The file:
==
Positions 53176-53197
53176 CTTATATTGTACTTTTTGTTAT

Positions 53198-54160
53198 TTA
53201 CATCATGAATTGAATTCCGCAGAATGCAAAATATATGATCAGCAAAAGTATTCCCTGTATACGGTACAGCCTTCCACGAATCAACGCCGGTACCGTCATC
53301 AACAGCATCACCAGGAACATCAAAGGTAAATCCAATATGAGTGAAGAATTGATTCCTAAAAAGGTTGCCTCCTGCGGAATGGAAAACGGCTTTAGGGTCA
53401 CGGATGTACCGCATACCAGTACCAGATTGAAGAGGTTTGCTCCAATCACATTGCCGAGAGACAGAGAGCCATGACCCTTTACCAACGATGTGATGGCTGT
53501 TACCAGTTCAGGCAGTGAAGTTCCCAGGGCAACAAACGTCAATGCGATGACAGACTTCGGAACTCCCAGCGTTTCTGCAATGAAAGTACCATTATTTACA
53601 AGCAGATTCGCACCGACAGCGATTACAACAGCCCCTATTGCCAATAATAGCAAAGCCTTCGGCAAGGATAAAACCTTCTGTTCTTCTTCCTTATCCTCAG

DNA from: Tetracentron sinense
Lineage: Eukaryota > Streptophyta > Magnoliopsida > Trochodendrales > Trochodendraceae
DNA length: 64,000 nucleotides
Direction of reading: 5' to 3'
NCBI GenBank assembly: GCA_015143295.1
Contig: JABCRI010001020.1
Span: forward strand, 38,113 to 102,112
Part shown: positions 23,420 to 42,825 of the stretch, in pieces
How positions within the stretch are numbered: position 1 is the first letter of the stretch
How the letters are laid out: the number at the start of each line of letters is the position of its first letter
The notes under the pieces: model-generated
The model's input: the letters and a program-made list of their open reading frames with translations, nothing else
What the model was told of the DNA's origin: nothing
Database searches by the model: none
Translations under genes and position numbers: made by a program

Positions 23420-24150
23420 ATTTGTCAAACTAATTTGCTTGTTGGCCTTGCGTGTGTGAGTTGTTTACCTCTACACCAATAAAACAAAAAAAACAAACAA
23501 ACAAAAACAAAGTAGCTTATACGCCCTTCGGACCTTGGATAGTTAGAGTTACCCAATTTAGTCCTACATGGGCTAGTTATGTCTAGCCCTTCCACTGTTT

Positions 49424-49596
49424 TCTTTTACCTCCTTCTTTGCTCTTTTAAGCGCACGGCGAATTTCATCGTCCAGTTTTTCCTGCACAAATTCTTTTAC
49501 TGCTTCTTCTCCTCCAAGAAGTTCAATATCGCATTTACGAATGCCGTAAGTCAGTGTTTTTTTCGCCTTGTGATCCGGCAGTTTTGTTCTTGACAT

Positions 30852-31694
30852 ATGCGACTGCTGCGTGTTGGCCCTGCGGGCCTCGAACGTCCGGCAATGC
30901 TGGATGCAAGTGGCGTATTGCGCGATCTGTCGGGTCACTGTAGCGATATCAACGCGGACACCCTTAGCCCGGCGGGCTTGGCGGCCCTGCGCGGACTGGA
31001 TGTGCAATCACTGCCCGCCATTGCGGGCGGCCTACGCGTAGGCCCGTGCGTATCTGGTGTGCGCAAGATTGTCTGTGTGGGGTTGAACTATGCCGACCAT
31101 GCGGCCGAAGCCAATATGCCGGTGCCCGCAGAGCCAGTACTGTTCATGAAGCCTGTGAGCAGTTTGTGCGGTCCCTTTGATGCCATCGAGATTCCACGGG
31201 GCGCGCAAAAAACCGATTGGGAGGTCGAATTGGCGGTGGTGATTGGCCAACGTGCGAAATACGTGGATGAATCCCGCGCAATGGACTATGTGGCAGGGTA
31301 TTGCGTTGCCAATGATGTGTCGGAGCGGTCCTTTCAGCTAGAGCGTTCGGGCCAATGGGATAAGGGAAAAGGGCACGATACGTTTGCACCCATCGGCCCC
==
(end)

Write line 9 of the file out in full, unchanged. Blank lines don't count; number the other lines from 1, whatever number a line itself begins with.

53601 AGCAGATTCGCACCGACAGCGATTACAACAGCCCCTATTGCCAATAATAGCAAAGCCTTCGGCAAGGATAAAACCTTCTGTTCTTCTTCCTTATCCTCAG